In December 2017, to build on Zoe’s work and the summer CCB workshop, D-Lab collaborator and IDIN member, Alejandra Villanueva, spent two weeks working with Faros staff to develop an outreach program to other refugee youth shelters, providing hands on participatory design activities to a total of 200 refugee youth and families. She incorporated hands-on training of the Faros team into this work, building their confidence and ability to lead design activities with the youth.

Establishing the Horizon Center - an innovation center for refugee youth

After seeing the results of the summer workshop, the United Nations High Commissioner for Relief (UNHCR) gave Faros a seed grant to establish a permanent innovation and vocational training center, the Horizon Center, to train unaccompanied refugee youth and young adults. As Faros prepares to open the Horizon Center formally in January 2019, D-Lab has stepped up our efforts to train the Faros staff at the center to adapt and teach the CCB design curriculum for the youth.

Building an innovation ecosystem at the Horizon Center in Athens - Fall 2018, Winter 2019

In September and October of 2018, D-Lab organized two teams to go to Athens and provide workshops for Faros. The first five-day workshop (from September 17-21) led by Amy with the support of Martha and Debora Leal, another collaborator from the IDIN network, focused on training the Faros Horizon Center team to adapt and teach the CCB curriculum. Martha and Debora stayed on to help Faros plan the first year of the Center’s operation and map the existing ecosystem for refugee innovation in Athens.

3D Printer Workshop for refugee youth and Faros staff - Fall 2018

From September 26-October 10, 2018 a second team organized by MIT D-Lab went to Athens to pilot a 10-day workshop in 3D printing for the refugee youth The team was composed of two IDIN colleagues, Roy Ombatti from African Born 3D in Kenya and Heewon Lee, a D-Lab consultant as well as Justine Boudreau, a graduate student at Ottawa University. Again, the training team was struck by the notably positive psychological impact on the youth, they say the boys’ growing pride in themselves, their improved ability to really concentrate and apply themselves and flourishing teamwork. See video here.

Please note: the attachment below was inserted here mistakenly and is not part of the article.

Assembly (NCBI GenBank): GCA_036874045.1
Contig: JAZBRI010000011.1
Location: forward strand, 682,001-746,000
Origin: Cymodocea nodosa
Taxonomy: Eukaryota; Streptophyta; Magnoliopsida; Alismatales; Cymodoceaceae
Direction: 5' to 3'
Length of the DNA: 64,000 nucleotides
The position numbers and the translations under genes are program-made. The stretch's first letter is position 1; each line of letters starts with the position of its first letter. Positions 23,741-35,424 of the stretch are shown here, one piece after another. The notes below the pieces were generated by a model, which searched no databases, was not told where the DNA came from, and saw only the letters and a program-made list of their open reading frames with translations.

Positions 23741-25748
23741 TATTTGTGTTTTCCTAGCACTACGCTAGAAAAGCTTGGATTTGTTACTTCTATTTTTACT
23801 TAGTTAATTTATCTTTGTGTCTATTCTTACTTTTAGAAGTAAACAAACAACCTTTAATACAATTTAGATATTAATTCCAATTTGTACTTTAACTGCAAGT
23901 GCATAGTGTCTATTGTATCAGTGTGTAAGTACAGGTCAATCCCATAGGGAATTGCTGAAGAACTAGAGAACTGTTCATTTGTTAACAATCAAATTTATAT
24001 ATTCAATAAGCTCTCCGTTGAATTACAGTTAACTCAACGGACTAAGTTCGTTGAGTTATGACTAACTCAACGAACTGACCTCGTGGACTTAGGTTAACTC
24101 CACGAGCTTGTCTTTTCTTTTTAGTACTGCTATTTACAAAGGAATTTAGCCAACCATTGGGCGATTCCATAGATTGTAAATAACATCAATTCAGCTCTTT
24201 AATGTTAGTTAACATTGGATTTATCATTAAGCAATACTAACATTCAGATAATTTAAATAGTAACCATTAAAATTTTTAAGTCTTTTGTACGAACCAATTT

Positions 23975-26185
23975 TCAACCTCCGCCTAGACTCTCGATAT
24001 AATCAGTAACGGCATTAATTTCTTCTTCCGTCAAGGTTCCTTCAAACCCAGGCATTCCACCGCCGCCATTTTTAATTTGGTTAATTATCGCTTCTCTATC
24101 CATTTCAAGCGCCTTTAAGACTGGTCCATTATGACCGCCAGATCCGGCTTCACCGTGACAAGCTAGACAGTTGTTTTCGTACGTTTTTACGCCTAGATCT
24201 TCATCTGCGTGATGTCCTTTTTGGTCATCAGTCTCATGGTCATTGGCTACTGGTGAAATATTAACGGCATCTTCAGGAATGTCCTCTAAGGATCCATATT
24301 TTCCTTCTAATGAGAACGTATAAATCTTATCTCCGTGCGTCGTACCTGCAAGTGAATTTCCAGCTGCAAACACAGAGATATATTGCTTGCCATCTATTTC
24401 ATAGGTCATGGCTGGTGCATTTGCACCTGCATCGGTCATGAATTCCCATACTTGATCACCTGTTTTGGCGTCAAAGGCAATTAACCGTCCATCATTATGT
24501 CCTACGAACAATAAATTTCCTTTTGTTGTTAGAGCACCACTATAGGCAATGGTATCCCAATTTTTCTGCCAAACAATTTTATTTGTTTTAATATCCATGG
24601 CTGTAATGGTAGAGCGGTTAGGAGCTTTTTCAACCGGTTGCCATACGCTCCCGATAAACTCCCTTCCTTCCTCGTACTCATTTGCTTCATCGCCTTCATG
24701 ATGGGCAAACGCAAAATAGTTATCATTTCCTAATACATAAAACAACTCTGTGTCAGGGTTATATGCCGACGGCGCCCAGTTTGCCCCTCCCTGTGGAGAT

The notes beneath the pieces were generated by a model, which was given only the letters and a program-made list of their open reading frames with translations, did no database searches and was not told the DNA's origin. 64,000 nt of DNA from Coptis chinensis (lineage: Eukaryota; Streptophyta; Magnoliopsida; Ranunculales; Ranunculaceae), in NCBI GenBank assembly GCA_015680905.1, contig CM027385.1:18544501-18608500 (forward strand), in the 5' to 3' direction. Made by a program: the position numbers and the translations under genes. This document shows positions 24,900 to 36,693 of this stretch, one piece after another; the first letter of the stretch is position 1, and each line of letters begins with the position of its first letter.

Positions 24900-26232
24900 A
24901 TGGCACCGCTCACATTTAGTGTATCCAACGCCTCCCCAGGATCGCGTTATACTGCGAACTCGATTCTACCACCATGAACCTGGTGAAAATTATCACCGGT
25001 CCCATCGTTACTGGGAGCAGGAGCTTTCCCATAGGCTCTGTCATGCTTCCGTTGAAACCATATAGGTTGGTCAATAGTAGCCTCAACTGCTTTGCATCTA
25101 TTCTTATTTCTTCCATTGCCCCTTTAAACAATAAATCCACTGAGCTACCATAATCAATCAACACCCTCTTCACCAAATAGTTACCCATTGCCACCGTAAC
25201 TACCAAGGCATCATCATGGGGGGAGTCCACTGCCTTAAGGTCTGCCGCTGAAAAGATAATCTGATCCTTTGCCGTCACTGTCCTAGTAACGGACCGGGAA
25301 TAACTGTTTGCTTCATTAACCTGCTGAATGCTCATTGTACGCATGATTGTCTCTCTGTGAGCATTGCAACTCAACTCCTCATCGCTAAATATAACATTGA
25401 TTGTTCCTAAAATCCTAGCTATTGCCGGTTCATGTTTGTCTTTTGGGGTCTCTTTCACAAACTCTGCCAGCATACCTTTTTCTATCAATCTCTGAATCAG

The youth built two 3D printers from discarded computer parts to get a more comprehensive idea of how 3D printers work. Again, the training team wasAs part of the fall 3D printer workshop, the D-Lab team trained the Faros team how to operate and teach the use of 3D printers. On October 15, Faros staff trained by the D-Lab team began to teach a curriculum for basic computer skills and 3D printing for refugee youth based on what they learned in the D-Lab training.

As part of D-Lab’s concerted effort to train the Faros team, Alejandra Villamil will return to Athens on November 25 to work with and support the Faros staff for two weeks as they prepare and present the first two modules of the CCB curriculum in early December.
Finally, Martha Thompson will return in January 2019 with a team of D-Lab students to support Faros in providing additional workshops and trainings for youth. Faros is currently applying to different foundations for funds to run the center, expand training opportunities and develop marketing studies for potential products.



Amy Smith, Founding Director MIT D-Lab

Martha Thompson, Humanitarian Innovation Specialist